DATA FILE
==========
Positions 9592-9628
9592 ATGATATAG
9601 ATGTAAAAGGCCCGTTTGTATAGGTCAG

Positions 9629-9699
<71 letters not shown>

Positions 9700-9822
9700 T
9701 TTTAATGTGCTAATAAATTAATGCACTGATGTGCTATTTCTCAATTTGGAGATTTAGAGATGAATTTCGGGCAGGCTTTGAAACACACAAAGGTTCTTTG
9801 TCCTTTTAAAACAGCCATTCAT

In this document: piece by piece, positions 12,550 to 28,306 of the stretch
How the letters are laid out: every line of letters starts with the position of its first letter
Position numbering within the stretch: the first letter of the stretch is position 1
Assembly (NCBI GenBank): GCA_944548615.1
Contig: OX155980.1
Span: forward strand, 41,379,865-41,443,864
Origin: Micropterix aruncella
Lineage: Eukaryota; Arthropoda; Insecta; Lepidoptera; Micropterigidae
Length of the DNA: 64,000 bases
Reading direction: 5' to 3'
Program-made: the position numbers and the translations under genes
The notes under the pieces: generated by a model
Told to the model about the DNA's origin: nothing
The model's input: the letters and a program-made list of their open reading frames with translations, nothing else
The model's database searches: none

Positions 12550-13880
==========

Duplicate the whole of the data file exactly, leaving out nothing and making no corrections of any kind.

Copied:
Positions 9592-9628
9592 ATGATATAG
9601 ATGTAAAAGGCCCGTTTGTATAGGTCAG

Positions 9629-9699
<71 letters not shown>

Positions 9700-9822
9700 T
9701 TTTAATGTGCTAATAAATTAATGCACTGATGTGCTATTTCTCAATTTGGAGATTTAGAGATGAATTTCGGGCAGGCTTTGAAACACACAAAGGTTCTTTG
9801 TCCTTTTAAAACAGCCATTCAT

In this document: piece by piece, positions 12,550 to 28,306 of the stretch
How the letters are laid out: every line of letters starts with the position of its first letter
Position numbering within the stretch: the first letter of the stretch is position 1
Assembly (NCBI GenBank): GCA_944548615.1
Contig: OX155980.1
Span: forward strand, 41,379,865-41,443,864
Origin: Micropterix aruncella
Lineage: Eukaryota; Arthropoda; Insecta; Lepidoptera; Micropterigidae
Length of the DNA: 64,000 bases
Reading direction: 5' to 3'
Program-made: the position numbers and the translations under genes
The notes under the pieces: generated by a model
Told to the model about the DNA's origin: nothing
The model's input: the letters and a program-made list of their open reading frames with translations, nothing else
The model's database searches: none

Positions 12550-13880